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RMGT Seek to Establish True Cost of Service Contracts

In Offset Presses on September 7, 2017 at 7:47 am

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Japanese offset press manufacturer RMGT is launching a new initiative aimed at compiling a comprehensive understanding of the cost, benefits, and value of service contracts for litho presses, as often favoured and promoted by European equipment manufacturers. The survey being compiled will be supported by Surrey based MPL, RMGT’s European Technical Support Centre.

The survey will cover the full range of sheet fed printers from large international multi-site groups to small local print shops. Many of the target businesses have already volunteered to take part in the research.

The survey has been launched in an effort to gain a clearer understanding of why printers pay large sums for service contracts, particularly on new or nearly new equipment.

Mark Stribley, Joint Managing Director of MPL, (pictured above, right) explained further: “Service contracts seem to take a variety of forms – RMGT is keen to understand the differences and the costs involved. Printers that we have spoken to only recently are confused with regard to what is included and what is excluded from the contract.

“The RMGT mentality says “if our equipment breaks down, we re-design elements of that equipment so that it doesn’t”. RMGT reflect this in the printing equipment that they manufacture. It is very rare that a component fails, and even rarer that an RMGT press actually stops printing because of it. The development of the service contract has been heavily influenced by European manufacturers – RMGT feel the need to understand this part of the product package.”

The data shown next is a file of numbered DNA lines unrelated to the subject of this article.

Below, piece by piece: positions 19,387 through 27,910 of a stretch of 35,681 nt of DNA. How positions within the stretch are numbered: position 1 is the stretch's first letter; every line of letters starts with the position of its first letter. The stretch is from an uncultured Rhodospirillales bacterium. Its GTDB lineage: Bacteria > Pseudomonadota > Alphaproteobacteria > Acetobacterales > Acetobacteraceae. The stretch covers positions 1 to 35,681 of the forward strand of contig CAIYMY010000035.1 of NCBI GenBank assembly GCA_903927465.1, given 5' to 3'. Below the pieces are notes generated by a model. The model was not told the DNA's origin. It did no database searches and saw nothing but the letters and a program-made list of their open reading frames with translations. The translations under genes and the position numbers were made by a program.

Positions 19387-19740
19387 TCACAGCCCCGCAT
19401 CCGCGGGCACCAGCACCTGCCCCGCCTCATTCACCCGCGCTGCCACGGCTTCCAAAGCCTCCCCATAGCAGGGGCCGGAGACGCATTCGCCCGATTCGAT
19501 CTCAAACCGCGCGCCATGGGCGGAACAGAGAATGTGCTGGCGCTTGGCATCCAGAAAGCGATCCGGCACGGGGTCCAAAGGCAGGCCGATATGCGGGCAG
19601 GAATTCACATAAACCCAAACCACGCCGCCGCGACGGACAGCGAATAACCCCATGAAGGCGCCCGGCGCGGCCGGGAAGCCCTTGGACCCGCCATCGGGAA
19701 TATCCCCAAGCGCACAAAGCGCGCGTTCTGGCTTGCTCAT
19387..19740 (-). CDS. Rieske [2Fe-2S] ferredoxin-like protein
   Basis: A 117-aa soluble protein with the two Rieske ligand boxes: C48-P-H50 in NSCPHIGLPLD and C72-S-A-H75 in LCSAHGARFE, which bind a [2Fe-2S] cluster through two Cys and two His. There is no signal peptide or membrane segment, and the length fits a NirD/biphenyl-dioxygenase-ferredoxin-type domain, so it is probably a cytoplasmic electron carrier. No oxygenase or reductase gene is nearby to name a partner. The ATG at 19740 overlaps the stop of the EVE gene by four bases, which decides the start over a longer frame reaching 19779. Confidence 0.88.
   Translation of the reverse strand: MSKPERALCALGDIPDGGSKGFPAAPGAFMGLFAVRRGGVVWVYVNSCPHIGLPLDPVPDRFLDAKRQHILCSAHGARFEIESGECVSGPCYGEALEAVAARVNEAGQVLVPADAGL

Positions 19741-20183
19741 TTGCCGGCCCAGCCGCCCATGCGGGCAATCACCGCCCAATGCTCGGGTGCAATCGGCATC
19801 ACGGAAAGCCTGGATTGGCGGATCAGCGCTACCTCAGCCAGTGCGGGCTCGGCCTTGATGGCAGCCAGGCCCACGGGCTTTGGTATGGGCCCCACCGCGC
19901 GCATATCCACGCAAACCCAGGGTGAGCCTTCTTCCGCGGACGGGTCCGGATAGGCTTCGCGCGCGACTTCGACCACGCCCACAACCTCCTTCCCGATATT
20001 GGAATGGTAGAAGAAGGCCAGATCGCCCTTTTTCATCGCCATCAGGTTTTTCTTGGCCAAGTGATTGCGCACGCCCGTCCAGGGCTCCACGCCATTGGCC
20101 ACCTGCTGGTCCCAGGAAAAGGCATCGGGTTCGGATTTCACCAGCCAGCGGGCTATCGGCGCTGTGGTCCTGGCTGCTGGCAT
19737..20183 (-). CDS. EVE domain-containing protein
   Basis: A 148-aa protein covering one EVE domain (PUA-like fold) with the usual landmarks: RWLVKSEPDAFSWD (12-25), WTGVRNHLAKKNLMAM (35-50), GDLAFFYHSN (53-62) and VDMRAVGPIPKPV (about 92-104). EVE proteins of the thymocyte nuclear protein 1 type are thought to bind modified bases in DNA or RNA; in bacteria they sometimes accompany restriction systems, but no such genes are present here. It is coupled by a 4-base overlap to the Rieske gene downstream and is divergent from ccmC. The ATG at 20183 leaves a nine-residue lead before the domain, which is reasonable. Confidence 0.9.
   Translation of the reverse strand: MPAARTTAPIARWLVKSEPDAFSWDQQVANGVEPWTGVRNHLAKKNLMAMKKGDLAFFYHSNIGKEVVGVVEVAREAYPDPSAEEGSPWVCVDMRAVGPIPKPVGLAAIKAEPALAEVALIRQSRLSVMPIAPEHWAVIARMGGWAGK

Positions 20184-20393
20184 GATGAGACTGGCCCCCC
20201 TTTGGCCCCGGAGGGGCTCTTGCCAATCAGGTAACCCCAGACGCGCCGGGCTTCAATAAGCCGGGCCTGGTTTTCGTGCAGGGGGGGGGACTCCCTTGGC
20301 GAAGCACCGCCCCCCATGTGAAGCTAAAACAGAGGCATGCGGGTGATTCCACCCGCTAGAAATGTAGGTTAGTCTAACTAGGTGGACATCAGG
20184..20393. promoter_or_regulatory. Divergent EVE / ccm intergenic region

The survey will seek to understand what printers want from a service contract, as well as how the pricing for such an element is calculated, and how printers measure the value of having a contract in place. “It is assumed that the price is created by the supplier multiplying the number of times that a machine will break down by the typical service call charge – but this would also depend, of course, if the cost of spare parts was included in the contract,” said Mark Stribley.

Questions posed within the survey focus on cost, understanding of what the contract covers, and whether the printer has a mechanism designed to measure the value of the service contract for a given piece of equipment.

“The service contracts provided by many press manufacturers have become an increasingly expensive addition to the cost of the machine. We view these as an expensive luxury for RMGT presses, but other suppliers seem to focus on the “benefits” that these offer the buyer of a new press. We know our own breakdown record and in our opinion RMGT users simply can’t justify a service contract to cover the rare occurrence of malfunctions.

“In these days of fine margins, printers have to examine the total cost of machine ownership, and that includes the true cost of a breakdown. It’s not just the annual cost of a service contract, or the price of an ad hoc visit from an engineer, plus the cost of any parts needed. It has to also include the costs involved in not being able to produce for a given period of time – the hourly rate, multiplied by the amount of hours that the press was not able to print – plus any overtime hours that need to be paid to get production back on track. You might argue that there could also be a sum added in for the potential of not being able to deliver a job on time, or even for losing a customer, but that is all rather difficult to quantify.”

About M Partners

In 2010 M Partners took on the management of both sales and service for RMGT Litho Presses in the UK and Ireland. This relationship has since grown to encompass responsibility for technical service across the whole of Europe for the now re-named RMGT business. M Partners also manage spare parts storage and distribution for the former Mitsubishi branded machines across Europe.